Training to Get Legs like the Quadfather
Want some wheels? And of course, I am not referring to wheels for your vehicle.
They say to win a bodybuilding competition you need the best back... "Shows are won from the back," a phrase I have heard one too many times. Though historically winners did possess incredibly developed and defined backs, I find this is becoming less and less true as judges seek more aesthetic looks. Ones of symmetrical beauty. Nothing completes a thick back, capped delts and a full chest like some sweeping quads.
In 2020, many bodybuilding fanatics may only be able to think of a handful of current bodybuilders with notable leg development and a training philosophy to go with it. But in a time before mass monsters like Big Ramy, one man became known for his over developed quads - the quadfather, Tom Platz.
When he was a child, he saw Dave Draper on the cover of a Bodybuilding magazine and was mesmerized. From that moment, Platz wanted to grow up to be a bodybuilder. His dad brought him his first set of weights for Christmas. Voraciously, every night after dinner, he would perform different exercises in his basement.
His professional bodybuilding career began, like many of the first bodybuilders, in California at the Mecca. He lived in Santa Monica in a one bedroom apartment with 25 others - both men and women. Soon he was to be known in his local gym for his reverence of the squat and training intensity.
Moving from the AAU to the IFBB, he competed in the 1978 World Amateur Championships and won the middleweight class title. At that show, he finally won his pro card.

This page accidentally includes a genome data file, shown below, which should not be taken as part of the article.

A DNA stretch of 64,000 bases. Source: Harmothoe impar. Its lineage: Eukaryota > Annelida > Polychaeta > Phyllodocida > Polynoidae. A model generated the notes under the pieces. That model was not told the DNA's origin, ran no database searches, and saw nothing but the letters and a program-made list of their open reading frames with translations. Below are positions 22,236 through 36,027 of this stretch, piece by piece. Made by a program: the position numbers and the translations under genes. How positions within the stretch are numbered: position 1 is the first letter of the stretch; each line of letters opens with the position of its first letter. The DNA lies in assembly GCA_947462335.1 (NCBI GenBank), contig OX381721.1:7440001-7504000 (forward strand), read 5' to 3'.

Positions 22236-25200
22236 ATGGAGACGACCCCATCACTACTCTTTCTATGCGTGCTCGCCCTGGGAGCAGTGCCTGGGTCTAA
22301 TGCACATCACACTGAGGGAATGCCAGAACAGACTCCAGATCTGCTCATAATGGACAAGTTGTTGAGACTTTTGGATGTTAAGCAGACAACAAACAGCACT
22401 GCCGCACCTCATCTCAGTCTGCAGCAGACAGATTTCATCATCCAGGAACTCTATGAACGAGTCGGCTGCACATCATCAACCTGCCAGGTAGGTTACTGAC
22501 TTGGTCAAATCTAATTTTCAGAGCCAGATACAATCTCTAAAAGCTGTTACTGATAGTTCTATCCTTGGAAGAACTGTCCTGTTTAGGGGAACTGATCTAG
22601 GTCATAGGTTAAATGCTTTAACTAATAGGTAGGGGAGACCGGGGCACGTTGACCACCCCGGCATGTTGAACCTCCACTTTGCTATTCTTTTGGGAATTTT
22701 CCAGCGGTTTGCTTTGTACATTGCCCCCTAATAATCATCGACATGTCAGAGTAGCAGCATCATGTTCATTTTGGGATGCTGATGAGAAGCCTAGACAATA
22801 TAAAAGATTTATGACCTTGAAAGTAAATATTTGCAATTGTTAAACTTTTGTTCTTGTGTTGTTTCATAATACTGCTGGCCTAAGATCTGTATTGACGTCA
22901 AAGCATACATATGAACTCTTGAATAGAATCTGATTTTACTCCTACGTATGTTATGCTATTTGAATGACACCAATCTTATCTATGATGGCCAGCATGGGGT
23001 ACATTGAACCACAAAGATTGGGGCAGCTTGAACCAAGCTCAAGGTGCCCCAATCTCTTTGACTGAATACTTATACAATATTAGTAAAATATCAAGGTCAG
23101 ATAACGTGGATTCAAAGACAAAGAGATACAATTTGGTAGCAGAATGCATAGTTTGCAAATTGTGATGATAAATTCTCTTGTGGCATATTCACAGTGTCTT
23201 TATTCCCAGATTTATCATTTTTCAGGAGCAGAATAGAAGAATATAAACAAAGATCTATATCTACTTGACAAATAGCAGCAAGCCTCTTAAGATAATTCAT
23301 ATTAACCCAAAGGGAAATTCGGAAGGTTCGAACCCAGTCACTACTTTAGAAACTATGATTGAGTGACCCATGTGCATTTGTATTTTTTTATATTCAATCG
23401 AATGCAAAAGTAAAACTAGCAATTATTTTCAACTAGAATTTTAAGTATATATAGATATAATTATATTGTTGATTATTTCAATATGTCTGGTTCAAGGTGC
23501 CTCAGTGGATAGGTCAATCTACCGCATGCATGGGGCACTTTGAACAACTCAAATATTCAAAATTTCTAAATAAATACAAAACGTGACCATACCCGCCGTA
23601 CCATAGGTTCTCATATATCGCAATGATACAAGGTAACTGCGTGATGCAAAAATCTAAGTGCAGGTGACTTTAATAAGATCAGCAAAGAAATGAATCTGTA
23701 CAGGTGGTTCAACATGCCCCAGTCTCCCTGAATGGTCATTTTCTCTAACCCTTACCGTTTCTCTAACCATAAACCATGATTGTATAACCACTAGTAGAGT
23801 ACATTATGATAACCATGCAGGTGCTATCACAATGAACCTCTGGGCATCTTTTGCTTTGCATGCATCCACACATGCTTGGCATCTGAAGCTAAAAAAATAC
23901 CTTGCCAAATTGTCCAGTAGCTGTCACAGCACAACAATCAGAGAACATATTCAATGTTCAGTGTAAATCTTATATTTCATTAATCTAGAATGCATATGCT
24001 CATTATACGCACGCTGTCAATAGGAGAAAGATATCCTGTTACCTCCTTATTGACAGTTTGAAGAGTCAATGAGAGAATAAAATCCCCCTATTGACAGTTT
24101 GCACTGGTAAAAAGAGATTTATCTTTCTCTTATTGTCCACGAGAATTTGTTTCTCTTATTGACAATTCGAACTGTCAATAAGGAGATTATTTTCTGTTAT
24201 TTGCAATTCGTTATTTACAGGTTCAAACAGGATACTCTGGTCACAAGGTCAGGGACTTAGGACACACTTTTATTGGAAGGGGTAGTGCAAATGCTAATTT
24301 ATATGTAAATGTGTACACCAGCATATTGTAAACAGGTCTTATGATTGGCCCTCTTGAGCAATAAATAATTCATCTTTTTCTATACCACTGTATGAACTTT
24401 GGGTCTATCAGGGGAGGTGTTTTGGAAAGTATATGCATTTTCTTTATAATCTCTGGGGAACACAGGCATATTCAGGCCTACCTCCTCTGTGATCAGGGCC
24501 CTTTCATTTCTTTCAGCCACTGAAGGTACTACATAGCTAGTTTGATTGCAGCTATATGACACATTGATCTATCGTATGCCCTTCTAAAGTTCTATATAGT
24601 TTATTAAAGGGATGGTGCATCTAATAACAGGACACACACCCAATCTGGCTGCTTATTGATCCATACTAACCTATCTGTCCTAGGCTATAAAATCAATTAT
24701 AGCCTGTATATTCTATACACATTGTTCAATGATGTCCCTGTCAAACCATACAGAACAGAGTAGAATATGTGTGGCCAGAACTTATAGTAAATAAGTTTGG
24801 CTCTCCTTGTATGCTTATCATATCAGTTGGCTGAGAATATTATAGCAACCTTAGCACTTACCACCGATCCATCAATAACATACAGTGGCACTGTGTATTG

Platz's most notable placing was 1981 Mr Olympia competition where he placed 3rd behind Frank Zane and Franco Columbu. This Olympia was very controversial - the year following the 1980 Arnold comeback win. The winner, Franco Columbu, was competing after a long hiatus and recovering from a bad knee injury he got from competing in the Worlds Strongest Man competition years prior. Columbu's physique was not the same as it once had been. Not only did Columbu's older and downsized physique raise questions, but his dearest friend Arnold Schwarzenegger was promoting the show. To many spectators' minds, Platz won that show.
He continued to compete professionally and be a fan favorite. All the fans wanted to see one thing... His legs... Flex those legs, Platz!
When asked in an interview in Muscle Mag what he did to acquire and maintain his legs, he responded, "Mostly squats." He followed with, "The squat rack is an altar to me, a very special place... When I am squatting very hard, my life passes in front of me."
While training for the Olympia, his squat range was around 50 working reps with heavy weight. Platz believed that at the core of his leg development was years of heavy squatting, noting a prevalent flaw in many current bodybuilder's regimen.
"Most bodybuilders get carried away," he said. They think that if squats make their legs grow, they need to add leg presses, hack squats, leg extensions and leg curls. All of a sudden, they're performing red fiber work, endurance training. Go back to squats."
He would not only execute squats with heavy volume but heavy weight. He would perform over 50 reps of 350 lbs in the squat rack. One of his most notable moments is when he performed 23 reps at 525 lbs at FIBO.
Platz told interviewers he believed most people did not squat because it was hard, and with that mindset, they will never win the physique they desire.
In order to endure his squat sessions, he had to be in the right mindset. His legs were not genetic miracles. He pushed through the temporary pain and anything else in his mind that would urge him to stop. Platz said, I would "rather die than acknowledge I am a loser. I do not ever want to go home from the gym a loser... There's nothing I won't do to avoid being a loser, and if you think you could have done more, you are a loser."
So next time it is YOUR leg day, remember squats are king.
For some leg day motivation:
Want to see some heavy weight and heavy volume squatting? Check out this link: